A heart surgery can be a stressful situation for everyone. Good knowledge regarding your heart’s condition, what to expect from the procedure, lowering risks of the surgery, and aftercare can help alleviate your fear.
This article explains 7 essential things that you should know before you proceed with your heart surgery.
1. What is Heart bypass surgery?
Heart bypass surgery or coronary artery bypass surgery is performed to bypass one or more damaged or blocked arteries in your heart with a blood vessel graft to restore normal blood flow to the heart. It aims to create a new pathway and divert the flow of blood around a blocked or damaged artery in your heart, thus improving blood flow to your heart muscle. The blood vessel graft used in the surgery is most often taken from your leg (saphenous), arm (radial) or chest (internal thoracic or internal mammary).
It is also known as coronary artery bypass grafting (CABG) and is one of the most common types of heart surgeries done worldwide.
2. Why is it done?
This surgery is performed to relieve symptoms, such as chest pain, irregular heartbeat and shortness of breath, caused by the buildup of fatty deposits or plaque in your coronary arteries. Coronary arteries supply oxygen-rich blood to your heart and these fatty deposits can block your arteries, restricting smooth blood flow. It can also cause the formation of clots or thrombosis that may lead to a heart attack. Coronary artery disease can occur due to a diet high in saturated fats, smoking, obesity, sedentary lifestyle, uncontrolled diabetes, high blood pressure and a family history of heart disease.
3. How do you get ready for the procedure?
Your doctor is the best source of information. Talk with him about:
• Your disease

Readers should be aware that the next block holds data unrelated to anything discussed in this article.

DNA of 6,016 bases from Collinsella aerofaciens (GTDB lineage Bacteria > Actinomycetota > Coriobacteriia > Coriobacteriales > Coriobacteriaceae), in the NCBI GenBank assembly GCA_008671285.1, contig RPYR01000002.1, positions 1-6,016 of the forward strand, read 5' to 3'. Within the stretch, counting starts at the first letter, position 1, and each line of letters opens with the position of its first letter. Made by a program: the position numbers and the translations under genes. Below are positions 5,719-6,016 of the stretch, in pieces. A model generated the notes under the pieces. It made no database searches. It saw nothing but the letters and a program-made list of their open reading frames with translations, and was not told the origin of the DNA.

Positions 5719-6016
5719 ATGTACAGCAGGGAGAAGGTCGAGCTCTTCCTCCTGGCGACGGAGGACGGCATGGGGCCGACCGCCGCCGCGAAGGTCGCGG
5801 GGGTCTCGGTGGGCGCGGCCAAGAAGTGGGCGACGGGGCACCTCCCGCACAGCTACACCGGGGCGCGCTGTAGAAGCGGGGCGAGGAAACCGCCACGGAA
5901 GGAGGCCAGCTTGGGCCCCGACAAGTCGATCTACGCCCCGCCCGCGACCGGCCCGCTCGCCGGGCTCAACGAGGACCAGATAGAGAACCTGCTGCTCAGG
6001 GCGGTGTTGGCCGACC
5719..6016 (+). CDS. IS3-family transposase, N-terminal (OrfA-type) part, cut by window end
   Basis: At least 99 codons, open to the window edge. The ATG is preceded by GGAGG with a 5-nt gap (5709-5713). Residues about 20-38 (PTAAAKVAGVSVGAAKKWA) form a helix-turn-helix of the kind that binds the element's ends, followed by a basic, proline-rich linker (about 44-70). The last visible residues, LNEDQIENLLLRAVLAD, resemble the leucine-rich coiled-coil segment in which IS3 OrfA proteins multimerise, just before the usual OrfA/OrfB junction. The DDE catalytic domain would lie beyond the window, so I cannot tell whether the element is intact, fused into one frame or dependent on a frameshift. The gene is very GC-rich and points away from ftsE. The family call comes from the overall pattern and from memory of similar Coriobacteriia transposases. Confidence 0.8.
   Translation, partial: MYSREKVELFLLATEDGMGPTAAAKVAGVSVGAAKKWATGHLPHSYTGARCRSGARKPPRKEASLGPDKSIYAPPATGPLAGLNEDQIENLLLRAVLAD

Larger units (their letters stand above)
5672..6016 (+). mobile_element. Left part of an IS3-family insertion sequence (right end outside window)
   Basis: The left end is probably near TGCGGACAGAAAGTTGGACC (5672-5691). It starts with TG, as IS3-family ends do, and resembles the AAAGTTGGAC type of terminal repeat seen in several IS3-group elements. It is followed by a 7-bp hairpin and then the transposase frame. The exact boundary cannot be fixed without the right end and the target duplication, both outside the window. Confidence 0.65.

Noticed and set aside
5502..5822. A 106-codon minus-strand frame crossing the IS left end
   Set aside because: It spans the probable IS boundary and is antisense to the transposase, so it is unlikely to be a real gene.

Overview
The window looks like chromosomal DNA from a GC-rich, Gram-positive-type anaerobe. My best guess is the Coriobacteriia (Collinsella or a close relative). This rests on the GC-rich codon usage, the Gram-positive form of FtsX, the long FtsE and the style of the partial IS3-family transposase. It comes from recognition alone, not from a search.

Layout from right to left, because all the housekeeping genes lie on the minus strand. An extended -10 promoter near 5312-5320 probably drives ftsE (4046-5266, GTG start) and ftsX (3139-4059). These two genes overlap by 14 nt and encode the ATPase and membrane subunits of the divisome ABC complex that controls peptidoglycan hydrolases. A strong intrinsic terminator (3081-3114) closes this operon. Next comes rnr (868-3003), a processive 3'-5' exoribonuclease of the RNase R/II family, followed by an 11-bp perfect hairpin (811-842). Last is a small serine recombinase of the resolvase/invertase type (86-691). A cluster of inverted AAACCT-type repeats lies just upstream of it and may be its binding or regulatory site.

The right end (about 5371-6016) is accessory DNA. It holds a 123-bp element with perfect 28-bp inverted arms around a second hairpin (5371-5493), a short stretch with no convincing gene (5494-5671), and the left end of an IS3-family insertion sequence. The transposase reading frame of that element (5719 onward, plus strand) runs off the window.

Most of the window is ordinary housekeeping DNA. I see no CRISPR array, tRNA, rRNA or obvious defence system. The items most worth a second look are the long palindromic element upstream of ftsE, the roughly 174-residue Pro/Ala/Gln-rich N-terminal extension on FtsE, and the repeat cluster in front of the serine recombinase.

• Why you need to go for the surgical procedure
• Right time to go for the surgery
• What you can expect during and after the surgery
• Any medications you should avoid or any medications you need to take before the procedure
• Your allergies
• Family history
• Any other questions you may have about your surgery
Your surgeon will give you a specific set of instructions that will help you prepare for your surgery.
4. Things you should take care of before your surgery
Plan your surgery taking into account the time of your surgery, hospital stay and recovery time, so that it doesn’t affect your work. Stop taking any drugs without the consent of your doctor, especially aspirin as it has a blood-thinning effect that may cause bleeding complications. Also, check with your doctor before stopping any medication. Quit smoking at least two weeks before the surgery. Smoking is one of the major risk factors for heart disease and also delays recovery time. Go for a dental check up as certain oral bacteria can complicate the heart surgery. Get your blood pressure and diabetes checked to see if they are in the normal range.
5. Tests done a few days before the surgery
• Complete blood count (CBC): A low blood count can warn your doctor to prepare for a blood transfusion in advance.
• Prothrombin time (PT) and thromboplastin time (PTT) values: These blood tests measure your blood’s bleeding and clotting time. These tests show altered values in presence of any bleeding or clotting disorders or if you’re on blood-thinning medications like aspirin.
• Chest X-ray: To assess the size and shape of your heart and aorta.
• Cardiac catheterization: This test is used to identify the location of blockages in your coronary arteries that will help your doctor in planning your surgery.
• Other tests, such as kidney and liver function tests to determine the health of these organs.
6. Risks associated with a bypass surgery
• Wound infection: More common in obese and diabetic patients
• Breathing problems
• Injury to blood vessels and nerves
• Formation of blood clots
• Irregular heartbeat
• Kidney failure
• Heart attack or stroke
7. Recovery after your surgery
Bypass surgery requires you to stay for about a week in the hospital after the procedure for observation. Bypass surgery is an invasive procedure and may have a long recovery time. Normal recovery time ranges from four to six weeks and depends on your general health.
Take care of your incision wound and look out for any signs of redness, swelling or drainage from the wound. Your doctor may prescribe you pain medications, anti-arrhythmics, and anti-coagulants after the surgery. Avoid stress and any situation that may make you anxious. Eat a healthy and balanced diet, cut back on sugar, salt, and fats from your diet, avoid alcohol and quit smoking for a speedy recovery. Consult your doctor before resuming with your daily activities or going to work.
You must remember bypass surgery is not a procedure that cures the underlying heart disease. You need to make some lifestyle changes and follow the medications prescribed by your doctor to prevent another blockage.